[sword-devel] HowTo: create ztext module?

L.Allan-pbio paraclete at bibleinverse.org
Tue May 9 06:19:07 MST 2006

Greg Hellings wrote:
> This brings up another interesting question (in my opinion).  Why 
> are
> there several standard modules which are distributed without
> compression?  Things like the the ASV, the Vulgate and the WEB are 
> all
> distributed in uncompressed format.  Might it be beneficial for us 
> to
> zip those up (especially the ASV and WEB, which I would imagine are
> both popular modules?) and distribute them in a ztext format?  Are
> there any advantages to having them in rawtext rather than ztext,
> except for minor performance advantages?  Just curious!

I can think of several reasons for rawtext (non-compressed):

1. The installation files can be quite a bit smaller and thus take 
less time to download. This is an issue for people with slooooooow, 
unreliable, and possibly expensive Internet connectivity with POTS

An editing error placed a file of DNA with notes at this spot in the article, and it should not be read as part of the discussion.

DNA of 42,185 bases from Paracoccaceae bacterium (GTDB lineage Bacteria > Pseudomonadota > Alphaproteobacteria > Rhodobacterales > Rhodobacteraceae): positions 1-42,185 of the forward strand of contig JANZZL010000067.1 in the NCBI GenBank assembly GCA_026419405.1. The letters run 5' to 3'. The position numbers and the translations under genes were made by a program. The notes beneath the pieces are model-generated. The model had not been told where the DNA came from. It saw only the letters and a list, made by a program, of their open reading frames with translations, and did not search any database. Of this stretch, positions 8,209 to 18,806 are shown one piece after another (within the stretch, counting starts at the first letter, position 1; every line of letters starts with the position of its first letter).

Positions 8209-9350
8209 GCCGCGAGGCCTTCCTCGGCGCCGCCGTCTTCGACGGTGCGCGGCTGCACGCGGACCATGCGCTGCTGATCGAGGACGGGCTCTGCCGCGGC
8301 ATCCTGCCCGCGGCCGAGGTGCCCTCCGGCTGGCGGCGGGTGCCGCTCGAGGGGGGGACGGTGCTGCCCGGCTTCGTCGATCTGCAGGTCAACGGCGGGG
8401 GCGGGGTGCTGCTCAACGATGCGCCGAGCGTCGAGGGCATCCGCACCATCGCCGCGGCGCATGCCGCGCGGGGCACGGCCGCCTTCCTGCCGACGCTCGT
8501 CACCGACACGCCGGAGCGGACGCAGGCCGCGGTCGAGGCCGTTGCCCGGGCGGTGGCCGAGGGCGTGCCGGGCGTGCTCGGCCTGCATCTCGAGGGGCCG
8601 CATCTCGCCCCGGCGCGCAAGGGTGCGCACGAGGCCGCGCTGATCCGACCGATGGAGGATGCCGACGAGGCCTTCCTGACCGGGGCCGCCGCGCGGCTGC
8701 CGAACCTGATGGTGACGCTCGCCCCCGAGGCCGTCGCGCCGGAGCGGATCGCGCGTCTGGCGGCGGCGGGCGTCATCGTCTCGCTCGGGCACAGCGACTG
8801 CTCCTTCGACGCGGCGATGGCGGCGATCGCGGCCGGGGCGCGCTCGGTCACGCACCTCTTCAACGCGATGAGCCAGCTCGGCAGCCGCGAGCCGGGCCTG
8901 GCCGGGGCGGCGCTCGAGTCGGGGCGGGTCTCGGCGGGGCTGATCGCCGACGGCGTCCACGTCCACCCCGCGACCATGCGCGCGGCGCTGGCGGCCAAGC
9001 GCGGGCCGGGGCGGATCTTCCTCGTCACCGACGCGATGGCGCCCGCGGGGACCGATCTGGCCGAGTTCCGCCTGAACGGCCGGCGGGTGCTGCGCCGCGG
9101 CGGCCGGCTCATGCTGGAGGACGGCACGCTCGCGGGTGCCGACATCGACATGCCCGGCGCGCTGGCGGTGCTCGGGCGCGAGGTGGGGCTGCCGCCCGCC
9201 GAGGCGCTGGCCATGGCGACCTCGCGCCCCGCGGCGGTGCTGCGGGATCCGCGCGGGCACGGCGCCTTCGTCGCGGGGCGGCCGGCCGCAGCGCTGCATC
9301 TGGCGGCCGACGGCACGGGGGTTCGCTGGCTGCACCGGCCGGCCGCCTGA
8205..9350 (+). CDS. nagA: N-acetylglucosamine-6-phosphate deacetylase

modems, such as those people in the 3rd world. The NSIS installer can 
compress rawtext with lzma, whereas the ztext will only compress a 
neglible amount, if at all. Lzma tends to have much slower 
decompression speed than zlib, but its compression ratio is almost 
always signficantly better (smaller compressed files).

For example, LcdBibleStarterKitSetup_WEB.exe (rawtext with some markup 
and embedded notes) is about 1.41mb (executable, documentation, and 
WEB OT+NT), whereas LcdBibleStarterKitSetup_AKJV.exe (ztext with 
minimal markup) is about 1.75mb.

2. Search speed can be significantly faster. Displaying a chapter 
typically doesn't take long at all, since only a small number of 
verses are being dealt with. RawText vs ZText is a "who cares". 
However, non-Lucene searching of the entire Bible text involves 
fetching 31,000+ verses (more for searches that span multiple texts.)

3. It is easier to debug/examine a module. You can use a text editor 
to directly look at something that seems amiss (or if you want to 
learn how something is done). With ztext, you have to run a utility 
like mod2vpl and look at the result.

If you asume that all end-users have a reasonably modern computer, 
then ztext is probably better, overall. LcdBible (Lowest Common 
Denominator) has a "niche" of working well on "dinosaur" computers 
(such as those donated to missionaries in the 3rd world), and rawtext 
is preferred, IMHO.

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